Daisy Wheel App — Get In Touch Foundation

The Get In Touch Foundation, a program with the mission to educate women and men about breast cancer, asked us to help expand its current capabilities and increase user engagement with their Daisy Wheel App for iPhone. Using a rapid Contextual Design approach, we quickly moved beyond assumptions to gain an actual understanding of Daisy Wheel’s target audience: girls in grades 5-12. We conducted a series of semi-structured interviews as a way to reveal their current activities and actual practices for maintaining good women’s health.






The Daisy Wheel App is the digital version of a physical artifact used to guide young girls through a Breast Self Exam. The user spins a wheel shaped like a daisy to reveal eight tips of how to do a Breast Self Exam. Both the Daisy Wheel and the Daisy Wheel App are part of the Girl’s Program run by the Get In Touch Foundation, a non-profit organization to provide breast health initiatives that educate women and men in the crusade against breast cancer.

The Daisy Wheel App was featured as a case study on the UX Clinic, an effort to share design expertise with the software development community.


Participant’s Insights

After ending the interview phase, the design team went through an interpretation session where we discussed the main points of the interviews and transcribed them onto separate notes. Following the discussion we clustered the notes to form an affinity diagram based on common themes that we noticed. By taking the key points we gathered from the interviews, we found emerging patterns in the girls’ behaviors, which helped us identify opportunities for expanding the existing Daisy Wheel App. Out of the research came three main insights that guided our idea and concept generation:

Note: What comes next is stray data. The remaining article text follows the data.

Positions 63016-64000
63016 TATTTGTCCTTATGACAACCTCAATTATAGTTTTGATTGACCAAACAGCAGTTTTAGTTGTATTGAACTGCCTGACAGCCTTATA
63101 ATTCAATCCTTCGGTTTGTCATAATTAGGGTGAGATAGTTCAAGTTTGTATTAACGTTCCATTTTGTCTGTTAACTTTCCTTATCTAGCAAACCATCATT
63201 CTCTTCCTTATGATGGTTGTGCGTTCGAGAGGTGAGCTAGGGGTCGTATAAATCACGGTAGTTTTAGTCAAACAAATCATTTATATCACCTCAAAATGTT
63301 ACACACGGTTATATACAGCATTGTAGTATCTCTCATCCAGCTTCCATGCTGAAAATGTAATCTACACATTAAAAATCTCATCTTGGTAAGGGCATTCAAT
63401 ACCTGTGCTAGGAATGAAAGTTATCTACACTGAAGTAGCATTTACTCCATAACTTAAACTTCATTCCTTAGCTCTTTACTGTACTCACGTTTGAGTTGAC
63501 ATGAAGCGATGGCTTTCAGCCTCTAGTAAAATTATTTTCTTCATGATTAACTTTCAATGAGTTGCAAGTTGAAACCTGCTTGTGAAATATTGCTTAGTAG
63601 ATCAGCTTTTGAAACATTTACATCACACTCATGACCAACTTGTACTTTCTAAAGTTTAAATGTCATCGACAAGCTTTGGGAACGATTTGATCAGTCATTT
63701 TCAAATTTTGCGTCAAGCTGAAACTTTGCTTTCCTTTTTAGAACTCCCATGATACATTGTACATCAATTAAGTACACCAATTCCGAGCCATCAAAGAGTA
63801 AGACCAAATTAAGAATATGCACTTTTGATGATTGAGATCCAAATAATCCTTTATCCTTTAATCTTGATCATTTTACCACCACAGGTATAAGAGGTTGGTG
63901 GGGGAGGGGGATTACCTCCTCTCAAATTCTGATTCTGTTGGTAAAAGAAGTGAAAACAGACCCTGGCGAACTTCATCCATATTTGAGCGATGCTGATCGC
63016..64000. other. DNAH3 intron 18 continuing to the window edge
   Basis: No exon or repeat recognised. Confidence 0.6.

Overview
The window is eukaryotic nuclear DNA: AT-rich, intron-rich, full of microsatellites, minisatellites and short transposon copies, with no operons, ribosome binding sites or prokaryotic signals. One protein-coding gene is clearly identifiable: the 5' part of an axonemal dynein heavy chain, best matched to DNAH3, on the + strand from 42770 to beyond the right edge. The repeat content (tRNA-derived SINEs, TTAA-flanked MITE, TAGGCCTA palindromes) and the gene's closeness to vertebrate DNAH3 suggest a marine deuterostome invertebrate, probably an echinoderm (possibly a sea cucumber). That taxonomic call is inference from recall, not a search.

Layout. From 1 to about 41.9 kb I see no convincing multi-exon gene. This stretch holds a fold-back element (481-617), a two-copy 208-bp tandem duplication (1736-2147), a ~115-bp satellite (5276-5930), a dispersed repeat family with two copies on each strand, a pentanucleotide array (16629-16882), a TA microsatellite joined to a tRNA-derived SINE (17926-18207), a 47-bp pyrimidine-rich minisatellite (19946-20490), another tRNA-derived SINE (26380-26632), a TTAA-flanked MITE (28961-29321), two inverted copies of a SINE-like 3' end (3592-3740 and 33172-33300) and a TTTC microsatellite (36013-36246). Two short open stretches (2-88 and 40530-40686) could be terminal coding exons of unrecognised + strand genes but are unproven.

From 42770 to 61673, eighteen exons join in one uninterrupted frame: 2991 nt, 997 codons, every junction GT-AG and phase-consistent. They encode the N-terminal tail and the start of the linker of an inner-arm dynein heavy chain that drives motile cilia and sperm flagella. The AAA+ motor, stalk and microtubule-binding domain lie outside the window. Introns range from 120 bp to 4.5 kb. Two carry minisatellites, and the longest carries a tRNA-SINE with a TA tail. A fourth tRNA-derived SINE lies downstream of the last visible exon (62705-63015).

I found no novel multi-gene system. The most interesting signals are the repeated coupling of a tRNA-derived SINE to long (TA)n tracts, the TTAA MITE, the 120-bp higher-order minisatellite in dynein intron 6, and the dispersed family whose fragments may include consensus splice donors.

• Girls’ lack of awareness about preventive care
  • The influence of people’s experiences
  • How girls find and share information about health


Concept generation

After analyzing the data, we began to ideate on how our findings could be translated into new functionalities for the next version of the Daisy Wheel App. We chose to focus on the app as a platform for promoting self-expression and social connection in a way that encourages girls to modify their behavior regarding preventive care.


[one_half]Daisy Wheel has two types of tips:

  • Tips with the steps for doing a Breast Self Exam (BSE) (how-to tips)
  • Tips about the importance of doing BSE (recommendation tips)

For the how to tips we added instructional short videos with tutorials showing exactly how to do each step of the BSE. For the recommendation tips, we showcased testimonials of people telling their experiences fighting breast cancer. In addition to those testimonials, we added an option we are calling “my own experience”, where girls using the app can record a video with their own testimonial that can be shared with their friends.[/one_half][one_half_last]Taskflow:

  1. A girl accesses the Daisy Wheel App and explores the ‘how-to’ tips where she watches a video tutorial with directions on how to perform a BSE
  2. She spins the wheel and switches to a recommendation tip. In this case the video is a testimonial
  3. She decides to contribute to the testimonial collection and records her own experience
  4. Her own experience is then featured as a testimonial video in a recommendation tip